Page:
I think we could do so much more on a local or regional scale to reduce energy and water needs through smart designs. In Colorado that might mean abandoning the idea of green lawns and focusing on creating communities that maximize water conservation through intelligent building and infrastructure design. In flood-prone areas of the South and East it might mean prohibiting residential construction in the lowest floodzones and repurposing those lands for agriculture and recreation.

I think thousands of little redesign projects to account for local conditions would make just as big a difference as one large project that attempts to circumvent those conditions.
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Quoting nymore:
only the people driving around in those over sized autos will be able to pay.

The poor they will suffer greatly.

After careful considerations of some of your arguments, I have come to the conclusion you should move out of your parents house while you still know everything.


Where'd that comment come from?

I'm aware the poor would still suffer. Why were you more interested in slinging an insult instead of examining fundamental needs of human life?

Besides that, which of my comments do you object to anyway?

There's currently around a billion people in the world classified as "hungry" or similar terms, so where would the extra food come from to feed you or me if we couldn't grow it here?

Do you really think you could buy food from anyone else if the U.S. agriculture tanked due to drought?

Who is going to have that much excess to be able to sell it?

How would you even attempt to grow food for yourself? Many Americans now live a quarter acre to half-acre lots where there's not enough room to do much more than grow a small grocery crop for "stress relief," as a hobby.
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All the talk about aqueducts makes me think of what used to be the Aral Sea.
Member Since: May 18, 2006 Posts: 10 Comments: 6156
Quoting yonzabam:


In mountainous terrain, a slow moving tropical storm can be much more deadly than a fast moving major hurricane.



Ehh, I think I'll take a slow moving tropical storm over a major hurricane any day. I know you said mountains, but still. We had one earlier this year here, tropical storm Debby in Central and North Florida, hours of tropical storm force winds, a long period of surge, multiple tornadoes and 10 to 15 inches of rain. Even with all that though, it mostly an "exciting" weather event for a weather lover like me. Now, if a category 3 or 4 hurricane slammed into my area, I would NOT be saying the same thing. That would be horrific around here, and devastating.

Even regarding mountains, if a category 4 hurricane slams into a mountainous coastline, there will be devastation in those mountainous areas. Just ask Taiwan, who has had major tropical cyclones strike its mountainous terrain. Think about it, the core of a major hurricane running into high terrain, will create devastating weather in that region, the resulting topographic lift is of epic proportions...

I mean yes mountains weaken major hurricanes quickly, but so do landmasses in general. If I lived on mountainous coast. I'd still take a slow moving tropical storm any day over a major hurricane...
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Quoting Bielle:


Can someone tell if the oil pipelines go from source to refinery basically without any intermediate siphoning?



I believe that there are both pipes that transport crude unrefined oil from a drill area or tanker distribution center to a refinery as well as pipes that transport refined petroleum products from refineries to other centers. Not sure but I know we have hundreds of miles of underground pipes transporting that stuff from the coast to inland here in TX. Then you have the Alaska pipeline for example that transports crude oil over 800 miles in a four foot diameter pipe. I believe there are a bunch of pumps throughout the line that are required move the oil across the state.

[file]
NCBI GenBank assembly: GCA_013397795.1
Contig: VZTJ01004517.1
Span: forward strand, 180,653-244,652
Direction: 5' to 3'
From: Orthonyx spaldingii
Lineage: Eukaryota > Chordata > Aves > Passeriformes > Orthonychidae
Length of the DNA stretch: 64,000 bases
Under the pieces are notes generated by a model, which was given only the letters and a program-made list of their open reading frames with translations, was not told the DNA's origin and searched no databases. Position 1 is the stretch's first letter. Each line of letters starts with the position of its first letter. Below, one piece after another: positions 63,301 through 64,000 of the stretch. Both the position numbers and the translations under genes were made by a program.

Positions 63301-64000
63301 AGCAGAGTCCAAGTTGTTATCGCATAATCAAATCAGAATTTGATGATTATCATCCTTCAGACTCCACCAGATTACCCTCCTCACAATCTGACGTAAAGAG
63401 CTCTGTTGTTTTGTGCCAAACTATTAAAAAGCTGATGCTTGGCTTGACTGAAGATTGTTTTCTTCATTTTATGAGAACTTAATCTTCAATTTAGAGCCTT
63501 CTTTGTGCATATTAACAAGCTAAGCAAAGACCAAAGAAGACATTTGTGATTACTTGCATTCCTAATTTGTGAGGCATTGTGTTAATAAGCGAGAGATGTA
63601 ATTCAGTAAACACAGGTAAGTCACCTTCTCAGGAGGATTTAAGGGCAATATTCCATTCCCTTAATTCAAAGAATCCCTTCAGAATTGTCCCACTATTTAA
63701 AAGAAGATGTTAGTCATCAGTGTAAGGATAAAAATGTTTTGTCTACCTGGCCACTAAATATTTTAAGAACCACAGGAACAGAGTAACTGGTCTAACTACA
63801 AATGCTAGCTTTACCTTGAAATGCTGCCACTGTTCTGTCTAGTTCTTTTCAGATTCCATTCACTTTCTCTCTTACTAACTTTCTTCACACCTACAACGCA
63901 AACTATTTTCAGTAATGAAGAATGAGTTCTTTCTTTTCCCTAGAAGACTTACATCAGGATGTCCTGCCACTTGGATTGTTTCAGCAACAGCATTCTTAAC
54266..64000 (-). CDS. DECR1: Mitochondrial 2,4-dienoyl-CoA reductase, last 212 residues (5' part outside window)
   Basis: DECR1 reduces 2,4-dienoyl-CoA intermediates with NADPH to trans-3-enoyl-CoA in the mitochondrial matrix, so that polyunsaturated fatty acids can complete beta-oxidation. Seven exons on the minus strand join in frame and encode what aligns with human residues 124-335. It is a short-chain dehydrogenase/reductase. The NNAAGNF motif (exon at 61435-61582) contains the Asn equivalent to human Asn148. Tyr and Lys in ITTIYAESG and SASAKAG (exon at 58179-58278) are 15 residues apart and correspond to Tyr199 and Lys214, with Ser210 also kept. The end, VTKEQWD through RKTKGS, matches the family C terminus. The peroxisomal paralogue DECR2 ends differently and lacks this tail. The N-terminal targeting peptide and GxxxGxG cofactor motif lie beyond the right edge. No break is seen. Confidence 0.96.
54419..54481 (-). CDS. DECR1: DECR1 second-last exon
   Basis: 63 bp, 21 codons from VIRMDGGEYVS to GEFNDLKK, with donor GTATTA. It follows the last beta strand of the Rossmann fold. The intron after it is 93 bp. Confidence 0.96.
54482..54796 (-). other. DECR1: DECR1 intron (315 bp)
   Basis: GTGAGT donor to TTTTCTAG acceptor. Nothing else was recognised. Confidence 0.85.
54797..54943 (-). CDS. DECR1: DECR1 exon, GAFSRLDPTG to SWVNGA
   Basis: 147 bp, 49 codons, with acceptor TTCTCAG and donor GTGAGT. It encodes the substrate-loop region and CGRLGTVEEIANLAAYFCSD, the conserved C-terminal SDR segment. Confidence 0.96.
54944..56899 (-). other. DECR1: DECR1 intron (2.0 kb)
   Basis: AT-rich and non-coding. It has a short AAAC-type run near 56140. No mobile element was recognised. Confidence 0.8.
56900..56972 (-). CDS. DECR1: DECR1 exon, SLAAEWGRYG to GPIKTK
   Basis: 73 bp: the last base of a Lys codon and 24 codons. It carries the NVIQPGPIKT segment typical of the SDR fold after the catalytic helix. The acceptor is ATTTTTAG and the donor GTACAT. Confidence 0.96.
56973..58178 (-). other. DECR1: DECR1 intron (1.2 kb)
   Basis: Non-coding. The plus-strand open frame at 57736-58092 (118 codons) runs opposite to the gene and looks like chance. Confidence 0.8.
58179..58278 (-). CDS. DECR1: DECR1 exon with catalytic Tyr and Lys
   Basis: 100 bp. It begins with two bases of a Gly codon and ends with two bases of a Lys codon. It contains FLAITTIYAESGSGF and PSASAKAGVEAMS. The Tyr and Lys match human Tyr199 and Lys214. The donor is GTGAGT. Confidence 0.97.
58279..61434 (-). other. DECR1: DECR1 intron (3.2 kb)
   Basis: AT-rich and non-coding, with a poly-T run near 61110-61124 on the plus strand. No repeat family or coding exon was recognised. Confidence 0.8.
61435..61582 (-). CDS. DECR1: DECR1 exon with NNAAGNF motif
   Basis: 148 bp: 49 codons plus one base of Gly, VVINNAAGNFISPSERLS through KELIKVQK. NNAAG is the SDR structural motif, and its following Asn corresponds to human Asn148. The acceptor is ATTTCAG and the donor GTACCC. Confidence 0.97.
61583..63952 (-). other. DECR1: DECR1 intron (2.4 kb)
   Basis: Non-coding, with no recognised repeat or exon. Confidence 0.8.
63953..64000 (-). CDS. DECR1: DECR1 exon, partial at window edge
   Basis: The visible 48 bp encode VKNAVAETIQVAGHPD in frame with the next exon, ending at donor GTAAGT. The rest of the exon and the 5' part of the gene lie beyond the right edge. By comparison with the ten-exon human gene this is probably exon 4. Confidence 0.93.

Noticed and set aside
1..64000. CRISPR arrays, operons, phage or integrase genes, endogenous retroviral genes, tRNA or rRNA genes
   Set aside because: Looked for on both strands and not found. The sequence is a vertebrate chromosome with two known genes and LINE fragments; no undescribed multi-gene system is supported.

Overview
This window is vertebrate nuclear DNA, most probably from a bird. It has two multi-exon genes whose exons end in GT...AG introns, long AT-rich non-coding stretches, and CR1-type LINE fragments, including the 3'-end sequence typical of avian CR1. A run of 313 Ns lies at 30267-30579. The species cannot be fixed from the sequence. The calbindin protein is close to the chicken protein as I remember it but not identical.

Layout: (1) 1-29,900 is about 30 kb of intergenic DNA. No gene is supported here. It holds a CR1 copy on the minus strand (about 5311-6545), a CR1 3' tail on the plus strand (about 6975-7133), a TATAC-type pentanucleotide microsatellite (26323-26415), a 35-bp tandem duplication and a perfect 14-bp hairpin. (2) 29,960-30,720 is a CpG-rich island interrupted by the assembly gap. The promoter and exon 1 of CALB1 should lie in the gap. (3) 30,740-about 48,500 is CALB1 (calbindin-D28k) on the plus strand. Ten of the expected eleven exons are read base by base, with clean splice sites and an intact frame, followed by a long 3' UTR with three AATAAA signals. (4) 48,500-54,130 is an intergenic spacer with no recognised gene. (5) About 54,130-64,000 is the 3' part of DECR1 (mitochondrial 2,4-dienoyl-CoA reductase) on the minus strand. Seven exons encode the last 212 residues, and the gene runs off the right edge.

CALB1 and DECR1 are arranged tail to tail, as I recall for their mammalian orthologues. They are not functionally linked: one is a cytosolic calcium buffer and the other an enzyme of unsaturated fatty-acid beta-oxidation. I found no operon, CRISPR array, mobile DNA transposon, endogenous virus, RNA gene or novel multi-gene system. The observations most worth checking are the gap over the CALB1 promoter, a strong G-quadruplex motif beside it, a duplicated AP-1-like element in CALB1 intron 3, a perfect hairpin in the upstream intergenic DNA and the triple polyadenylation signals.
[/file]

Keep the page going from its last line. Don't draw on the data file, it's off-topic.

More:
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Quoting MrMixon:


My suggestion would be to abandon the idea of "preventing" floods and droughts and focus instead on tailoring our regional practices and lifestyles to accommodate the conditions we find.

It doesn't make any sense to me that new houses and neighborhoods in Colorado look almost indistinguishable from new houses and neighborhoods in southern Louisiana. These are very different ecosystems which, in my opinion, demand very different design approaches.

I think we could do so much more on a local or regional scale to reduce energy and water needs through smart designs. In Colorado that might mean abandoning the idea of green lawns and focusing on creating communities that maximize water conservation through intelligent building and infrastructure design. In flood-prone areas of the South and East it might mean prohibiting residential construction in the lowest floodzones and repurposing those lands for agriculture and recreation.

I think thousands of little redesign projects to account for local conditions would make just as big a difference as one large project that attempts to circumvent those conditions.


Thanks for your input Mr. Mixon
Very good thinking in my book..
Each area has a climate of it's own..
Here in Pensacola we have been rated to have the worst water in the US..
I only drink bottled water here and use the municipal water for clothes washing ect..
I finally convinced my mother to quit watering the lawn here...
The lawn was just awful until rains came and wow what a difference..
I agree that as a society we all need to remedy our building codes to allow and encourage better homes with intelligent designs to protect our futures..
Thanks again.. :)
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191. yoboi